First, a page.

The challenge, the risk of counter-tenor singing, still fairly young as a revived technique, seems to appeal to modern audiences; it is a peculiar type of virtuosity just by virtue of the technique. It is only natural that the the counter-tenor revival took off in the 1950’s and developed in parallel with the historical performance practice movement. That was Alfred Deller who helped it take off, who started as a boy in a choir in the 1920’s and as an adult helped the Purcell revival in singing alto, and gave recitals of Italian madrigals and Elizabethan songs, but also singing contemporary opera, creating the role of Oberon for Benjamin Britten’s A Midsummer’s Night Dream.[1. See J. B. Steane writing for Grove Music Online.] Philippe Jaroussky cites Deller’s very distinctive voice, and also James Bowman, who too inspired Britten, creating the role of Apollo for Death in Venice, as voices he listened to in forming his own, and forming as an artist, Bowman especially. Bowman gave his farewell concert in Paris only last November, and many good recordings exist of Deller. Now with some hundreds of professional counter-tenors in the world and they inching up into the soprano range, the hole in the Baroque and classical “instrumentarium” left by the extremely distinctive and castrato voice which tickled so much enthusiasm in audiences — and composers — in the 17th and 18th century is filling, or at least better circumscribed, without needing to resort to a false general preference or dichotomy determined by fashions between counter-tenors and sopranos en travestie, in recital or in opera, or between counter-tenors and contraltos.
The stuff of music is not stuff. Music’s physical presence, like dance’s too, is gone forever almost as soon as it is played. As Christmas and the planet Earth become more and more burdened with stuff, permanent stuff at that — at least permanently in the landfill — and people seemingly more and more frantic that they’re not spending enough money, you can feel more and more by contrast how music had to have such an enormous part of the festival. To fill an honest need of another person you love is another thing, but even if there is a physical thing involved, it is not the thing itself but the love to which the thing is a mere shadow and the mutually filled need itself. Carpeting one’s wants and feelings of insufficiency with stuff will always miss.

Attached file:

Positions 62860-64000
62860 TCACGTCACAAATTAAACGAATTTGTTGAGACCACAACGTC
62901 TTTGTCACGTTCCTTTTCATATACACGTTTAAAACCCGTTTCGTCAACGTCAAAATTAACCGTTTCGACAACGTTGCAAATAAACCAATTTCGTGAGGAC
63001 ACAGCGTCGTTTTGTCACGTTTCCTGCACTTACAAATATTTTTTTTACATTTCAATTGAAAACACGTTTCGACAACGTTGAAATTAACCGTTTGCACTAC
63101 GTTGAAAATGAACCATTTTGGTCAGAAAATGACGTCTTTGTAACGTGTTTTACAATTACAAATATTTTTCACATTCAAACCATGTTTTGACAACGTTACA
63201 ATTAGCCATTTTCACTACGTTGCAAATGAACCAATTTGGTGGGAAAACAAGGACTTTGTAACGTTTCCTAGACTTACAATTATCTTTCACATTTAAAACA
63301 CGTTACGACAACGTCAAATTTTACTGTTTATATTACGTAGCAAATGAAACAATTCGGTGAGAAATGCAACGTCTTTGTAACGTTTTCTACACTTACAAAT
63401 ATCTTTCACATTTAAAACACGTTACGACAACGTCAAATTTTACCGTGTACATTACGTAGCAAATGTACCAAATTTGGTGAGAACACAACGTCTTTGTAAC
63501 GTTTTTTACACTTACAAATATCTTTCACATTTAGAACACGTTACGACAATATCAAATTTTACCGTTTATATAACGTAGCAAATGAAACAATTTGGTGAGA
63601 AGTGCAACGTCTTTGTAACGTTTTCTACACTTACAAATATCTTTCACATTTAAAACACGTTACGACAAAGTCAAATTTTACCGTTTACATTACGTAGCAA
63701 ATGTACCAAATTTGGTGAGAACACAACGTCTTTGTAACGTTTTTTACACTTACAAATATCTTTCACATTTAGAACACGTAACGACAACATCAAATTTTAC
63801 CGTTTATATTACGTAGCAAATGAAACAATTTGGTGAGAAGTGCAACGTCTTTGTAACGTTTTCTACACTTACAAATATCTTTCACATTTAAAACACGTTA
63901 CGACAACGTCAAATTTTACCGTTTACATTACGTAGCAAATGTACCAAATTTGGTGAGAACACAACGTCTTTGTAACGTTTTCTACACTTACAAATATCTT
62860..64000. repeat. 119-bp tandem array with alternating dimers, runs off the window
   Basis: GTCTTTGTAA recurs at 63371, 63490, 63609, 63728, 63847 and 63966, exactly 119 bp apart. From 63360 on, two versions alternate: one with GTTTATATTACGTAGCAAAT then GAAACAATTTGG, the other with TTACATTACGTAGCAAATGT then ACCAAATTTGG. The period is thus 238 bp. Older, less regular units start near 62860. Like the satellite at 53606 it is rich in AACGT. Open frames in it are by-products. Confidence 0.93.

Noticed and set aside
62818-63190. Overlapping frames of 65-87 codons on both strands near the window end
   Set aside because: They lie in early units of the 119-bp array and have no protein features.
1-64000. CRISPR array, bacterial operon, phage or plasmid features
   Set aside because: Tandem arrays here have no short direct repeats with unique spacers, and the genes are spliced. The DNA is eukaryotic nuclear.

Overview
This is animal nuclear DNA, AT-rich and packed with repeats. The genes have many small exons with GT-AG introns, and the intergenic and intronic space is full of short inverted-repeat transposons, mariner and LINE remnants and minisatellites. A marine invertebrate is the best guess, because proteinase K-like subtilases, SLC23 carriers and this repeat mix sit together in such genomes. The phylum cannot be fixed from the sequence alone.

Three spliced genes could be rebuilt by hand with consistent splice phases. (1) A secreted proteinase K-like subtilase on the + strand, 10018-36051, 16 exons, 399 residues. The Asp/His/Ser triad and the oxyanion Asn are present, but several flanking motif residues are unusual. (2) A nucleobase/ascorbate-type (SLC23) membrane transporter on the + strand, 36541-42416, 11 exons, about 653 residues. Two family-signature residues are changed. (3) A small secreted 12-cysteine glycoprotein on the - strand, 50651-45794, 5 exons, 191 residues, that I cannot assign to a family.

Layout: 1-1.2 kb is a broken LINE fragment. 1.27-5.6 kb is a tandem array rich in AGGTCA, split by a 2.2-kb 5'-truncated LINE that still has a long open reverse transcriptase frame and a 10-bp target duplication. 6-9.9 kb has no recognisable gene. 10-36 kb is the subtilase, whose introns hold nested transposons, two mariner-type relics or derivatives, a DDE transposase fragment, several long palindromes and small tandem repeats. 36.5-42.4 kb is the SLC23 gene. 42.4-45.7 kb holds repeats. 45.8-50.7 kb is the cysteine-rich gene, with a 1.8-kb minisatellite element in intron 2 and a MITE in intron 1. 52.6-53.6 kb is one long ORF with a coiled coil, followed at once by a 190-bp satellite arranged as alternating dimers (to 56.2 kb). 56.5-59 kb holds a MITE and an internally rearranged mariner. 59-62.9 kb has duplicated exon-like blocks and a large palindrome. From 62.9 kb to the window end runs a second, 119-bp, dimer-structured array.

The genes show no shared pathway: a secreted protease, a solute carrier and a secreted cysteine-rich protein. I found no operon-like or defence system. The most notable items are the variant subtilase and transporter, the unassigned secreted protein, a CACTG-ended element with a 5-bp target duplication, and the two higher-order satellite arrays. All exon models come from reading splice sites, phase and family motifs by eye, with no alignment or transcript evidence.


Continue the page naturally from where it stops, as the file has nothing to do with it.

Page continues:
Back in the day, when music in the theatre manifested itself dramatically as dance and singing together — specifically ballet and opera — it did so in a myriad of different forms. Though we now call them opera-ballets (or even just operas), they can be difficult to imagine now that the two art forms are not only separate themselves, but tend to have separate audiences in many cities, sharing only their theatre in common. Conveniently, but unfortunately, the choreography has been lost in all cases and the works are revived as what we now call opera in the main. A dance of course is much more difficult to write down than music — though written music is not itself trivial, in fact, baroque composers had no desire to write down every note, and quite a bit of the creative act we now assign to composers was originally given to musicians and singers, ornamentation in particular, were and are very important and in most cases these improvisations were not thought to be written down since that would defeat their whole purpose of expressive dramatic spontaneity. These baroque operas, even the French ones of Lully and Rameau in which the dancing is particularly important, are first and foremost watched and listened to today as opera, even when some care, attention and time are given to recreating the choreography.